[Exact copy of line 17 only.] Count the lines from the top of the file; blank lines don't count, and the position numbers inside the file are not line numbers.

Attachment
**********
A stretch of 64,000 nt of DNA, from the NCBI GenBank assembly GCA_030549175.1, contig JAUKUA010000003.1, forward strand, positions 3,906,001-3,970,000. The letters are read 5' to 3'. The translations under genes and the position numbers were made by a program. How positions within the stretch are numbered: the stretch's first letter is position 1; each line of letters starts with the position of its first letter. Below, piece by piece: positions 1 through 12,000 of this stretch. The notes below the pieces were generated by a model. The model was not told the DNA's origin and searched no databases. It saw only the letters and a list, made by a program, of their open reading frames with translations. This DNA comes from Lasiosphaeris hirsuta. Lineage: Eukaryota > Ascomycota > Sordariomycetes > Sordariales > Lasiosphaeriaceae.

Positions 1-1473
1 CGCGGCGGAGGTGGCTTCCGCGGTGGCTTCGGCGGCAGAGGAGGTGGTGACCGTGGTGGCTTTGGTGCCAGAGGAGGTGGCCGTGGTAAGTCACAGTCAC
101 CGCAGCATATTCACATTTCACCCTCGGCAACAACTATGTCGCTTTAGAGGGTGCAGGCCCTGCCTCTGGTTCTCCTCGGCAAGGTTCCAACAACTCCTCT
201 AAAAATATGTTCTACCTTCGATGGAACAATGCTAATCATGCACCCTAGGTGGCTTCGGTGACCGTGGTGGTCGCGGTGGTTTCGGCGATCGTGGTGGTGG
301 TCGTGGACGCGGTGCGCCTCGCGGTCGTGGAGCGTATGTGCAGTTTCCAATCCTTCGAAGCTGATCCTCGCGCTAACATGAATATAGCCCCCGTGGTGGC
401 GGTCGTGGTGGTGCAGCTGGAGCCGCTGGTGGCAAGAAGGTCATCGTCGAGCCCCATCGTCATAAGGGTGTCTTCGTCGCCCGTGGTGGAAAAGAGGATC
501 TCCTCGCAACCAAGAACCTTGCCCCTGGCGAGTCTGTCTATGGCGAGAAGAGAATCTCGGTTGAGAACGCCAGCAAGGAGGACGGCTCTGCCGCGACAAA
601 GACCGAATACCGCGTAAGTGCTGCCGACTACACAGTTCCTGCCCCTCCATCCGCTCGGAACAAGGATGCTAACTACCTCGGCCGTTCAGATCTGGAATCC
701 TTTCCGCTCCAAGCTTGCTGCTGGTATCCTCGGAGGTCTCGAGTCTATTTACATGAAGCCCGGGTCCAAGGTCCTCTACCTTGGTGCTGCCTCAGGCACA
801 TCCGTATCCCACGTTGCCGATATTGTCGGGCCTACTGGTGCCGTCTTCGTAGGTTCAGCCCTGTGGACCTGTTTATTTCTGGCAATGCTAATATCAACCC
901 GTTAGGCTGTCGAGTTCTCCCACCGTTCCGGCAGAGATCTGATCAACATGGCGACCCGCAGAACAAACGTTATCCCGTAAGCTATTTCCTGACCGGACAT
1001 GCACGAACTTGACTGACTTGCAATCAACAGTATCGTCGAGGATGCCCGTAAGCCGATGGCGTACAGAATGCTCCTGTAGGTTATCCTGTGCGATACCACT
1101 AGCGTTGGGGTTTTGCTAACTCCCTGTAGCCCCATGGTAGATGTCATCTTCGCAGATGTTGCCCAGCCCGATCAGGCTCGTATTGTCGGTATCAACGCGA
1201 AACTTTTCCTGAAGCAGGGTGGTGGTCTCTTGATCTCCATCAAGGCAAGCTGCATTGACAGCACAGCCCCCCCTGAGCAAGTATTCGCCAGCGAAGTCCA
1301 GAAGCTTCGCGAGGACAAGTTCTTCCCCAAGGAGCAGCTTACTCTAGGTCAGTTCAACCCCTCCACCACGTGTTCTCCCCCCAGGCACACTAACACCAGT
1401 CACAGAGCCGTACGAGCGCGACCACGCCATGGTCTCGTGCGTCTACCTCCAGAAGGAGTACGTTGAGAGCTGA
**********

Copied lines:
1401 CACAGAGCCGTACGAGCGCGACCACGCCATGGTCTCGTGCGTCTACCTCCAGAAGGAGTACGTTGAGAGCTGA